Staten Island brush-fire plan will combat menacing phragmites blazes

Staten Island brush-fire plan will combat menacing phragmites blazes

05 January 2012

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USA — STATEN ISLAND, N.Y. — After two decades of Staten Islanders living in fear of fire, officials for the first time in history have crafted a comprehensive plan to combat the menacing brush blazes that have threatened the lives of homeowners and firefighters.

“It shows what can happen when agencies and elected officials work together,” Borough President James P. Molinaro told the Advance Editorial Board in announcing the draft Community Wildfire Protection Plan (CWPP).

Key to the CWPP is the fact that elected officials, the FDNY and environmental agencies are all on the same page when it comes to the need to eradicate phragmites, the invasive plant that provides the flammable fuel for the blazes.

Officials turned up the heat to get a plan in place after a searing 2010, when 405 brush fires singed the East Shore, with four of those fires growing to red-alert, five-alarm conflagrations.

The 7,389 brush fires that have broken out here since 1996 have helped make the entire Gateway National Recreation Area, including its East Shore properties, the National Parks Service (NPS) spot with the fourth highest occurrence of fires, trailing only Grand Canyon, Yosemite National Park and Big Cypress National Preserve (Fla.).

Molinaro and other officials have done battle with the state Department of Environmental Conservation (DEC) in recent years, looking to make it easier for homeowners in the brush-fire zone to cut back flammable phragmites that were near their homes.

Thanks to that intervention, as well as that of U.S. Sen. Charles Schumer (D-N.Y.), homeowners are now allowed to cut back phragmites to within 100 feet of their homes.

But the draft CWPP — crafted by local officials, the NPS, DEC, FDNY and the city Parks Department and Department of Environmental Protection — looks to provide permanent solutions to the problem, including allowing for a 150-foot firebreak.

Over the next one to five years, the plan calls for phragmites to be mowed down from six to eight times during growing season. That entails the arduous removal of debris from the wild areas, including household detritus like discarded washing machines, tubs and refrigerators, that could damage mowing equipment.

“The debris has to be removed or else this plan will come to naught,” said Borough Hall environmental engineer Nick Dmytryszyn.

It also calls for educating residents about how to better protect their homes from brush fires, including outlying structures like sheds or garages.

Longer term, the plan calls for the phragmites to be treated with herbicides and possibly burned in a effort to eradicate them. Further out, officials would look to replant the fire-zone areas with fire-resistant native vegetation. Retention ponds would also be created to retard the spread of fires and to prevent the phragmites from re-introducing themselves.

“The environment and lives are being protected,” said Molinaro. “We’re losing nothing. Everybody’s on board in a positive way.”

Stephen Zahn, natural resources supervisor for Region 2 of the DEC, said that because the phragmites inhabit fragile freshwater wetlands, “it’s not as simple as just removing” the invasive weed.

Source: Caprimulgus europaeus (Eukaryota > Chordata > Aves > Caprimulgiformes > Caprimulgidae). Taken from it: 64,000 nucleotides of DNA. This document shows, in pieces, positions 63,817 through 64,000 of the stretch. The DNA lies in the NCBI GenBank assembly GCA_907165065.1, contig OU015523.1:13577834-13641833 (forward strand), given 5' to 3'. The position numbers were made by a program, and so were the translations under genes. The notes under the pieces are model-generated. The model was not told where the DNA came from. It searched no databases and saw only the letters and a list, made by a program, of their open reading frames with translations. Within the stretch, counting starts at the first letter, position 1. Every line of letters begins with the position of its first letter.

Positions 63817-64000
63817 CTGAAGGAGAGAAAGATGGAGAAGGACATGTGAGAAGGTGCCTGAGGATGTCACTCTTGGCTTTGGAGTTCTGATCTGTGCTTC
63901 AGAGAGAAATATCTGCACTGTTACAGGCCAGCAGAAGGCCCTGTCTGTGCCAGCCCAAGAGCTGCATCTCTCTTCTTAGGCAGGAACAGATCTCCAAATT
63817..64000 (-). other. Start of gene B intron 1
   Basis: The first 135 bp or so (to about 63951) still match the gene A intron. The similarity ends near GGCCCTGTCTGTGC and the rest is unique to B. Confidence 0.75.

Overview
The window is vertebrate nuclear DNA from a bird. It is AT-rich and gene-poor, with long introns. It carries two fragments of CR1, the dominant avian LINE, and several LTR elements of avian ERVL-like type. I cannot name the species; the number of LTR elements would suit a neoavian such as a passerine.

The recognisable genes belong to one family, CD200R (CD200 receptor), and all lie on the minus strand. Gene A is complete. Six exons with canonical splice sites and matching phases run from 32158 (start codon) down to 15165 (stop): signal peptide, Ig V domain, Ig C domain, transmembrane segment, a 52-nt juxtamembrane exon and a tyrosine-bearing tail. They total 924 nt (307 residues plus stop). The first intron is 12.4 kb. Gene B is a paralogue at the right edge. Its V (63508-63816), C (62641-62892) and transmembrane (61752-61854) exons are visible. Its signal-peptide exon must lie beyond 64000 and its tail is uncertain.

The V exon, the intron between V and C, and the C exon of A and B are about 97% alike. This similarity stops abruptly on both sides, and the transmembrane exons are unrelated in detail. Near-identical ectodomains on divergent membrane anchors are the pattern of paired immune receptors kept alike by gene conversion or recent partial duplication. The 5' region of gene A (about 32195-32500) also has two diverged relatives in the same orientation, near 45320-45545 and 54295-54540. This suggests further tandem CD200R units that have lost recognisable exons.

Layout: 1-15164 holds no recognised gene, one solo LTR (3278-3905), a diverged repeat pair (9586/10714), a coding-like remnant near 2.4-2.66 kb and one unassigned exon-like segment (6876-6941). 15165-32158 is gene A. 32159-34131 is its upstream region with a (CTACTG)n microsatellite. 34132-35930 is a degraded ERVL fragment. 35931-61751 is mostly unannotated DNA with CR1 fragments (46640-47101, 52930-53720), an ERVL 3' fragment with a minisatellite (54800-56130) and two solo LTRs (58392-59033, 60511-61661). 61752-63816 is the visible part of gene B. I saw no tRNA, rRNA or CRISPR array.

“We’re all for getting rid of the phragmites while preserving the wetlands,” Zahn said. “You have to do it an in a particular way so you don’t destroy the habitat.”

He said such an undertaking could cost hundreds of thousands of dollars per acre, involving herbicides, digging out the roots, changing the soil and rerouting water.

“We would like to see it eradicated,” said Edward Toth, director of the Greenbelt Native Plant Center, a part of the city Parks Department. “It’s not easy.”

But it has been done here before, with phragmites successfully eradicated from Bridge Creek in Mariners Harbor. Eradication is under way on Prall’s Island as well.

Deputy Assistant Chief Michael Marrone, the borough FDNY commander, said that while some of the fires have been accidental, others were deliberately set by those looking to make “mischief.”

“It’s very difficult to prove,” Marrone said.

City Councilman James Oddo (R-Mid-Island/Brooklyn) said the plan represented “the first time there was a real effort at a comprehensive solution.”

“To me, this is a major change,” he said. “Is it an immediate solution? No. But it’s a real plan.”

Speaking separately, Tomas Liogys, assistant fire management officer for the Mid-Atlantic area for the NPS, called the plan, “a great collaboration by various agencies to address a common problem.”

“Fire knows no bounds,” he said.

“Everybody’s been dealing by the seat of the pants,” said Dmytryszyn. “The city has never had a plan before. It’s groundbreaking. This is major for this Island.”

He said he didn’t know yet how much the full plan would cost to implement.

The plan is also necessary in order to ensure federal funding for anti-wildfire efforts, including $110,000 Gateway received from the U.S. Department of the Interior.

Molinaro said the draft plan will now be presented to Island elected officials, with meetings at each of the borough’s three community boards to follow. A general meeting on the plan will be held on Jan. 19 at the Greenbelt Recreation Center.

After public comment, the FDNY, DEC, and the city Parks Department and Department of Environmental Protection will have to sign off on a final plan.

Here’s a closer look at official documents about the brush-fire protection plan:

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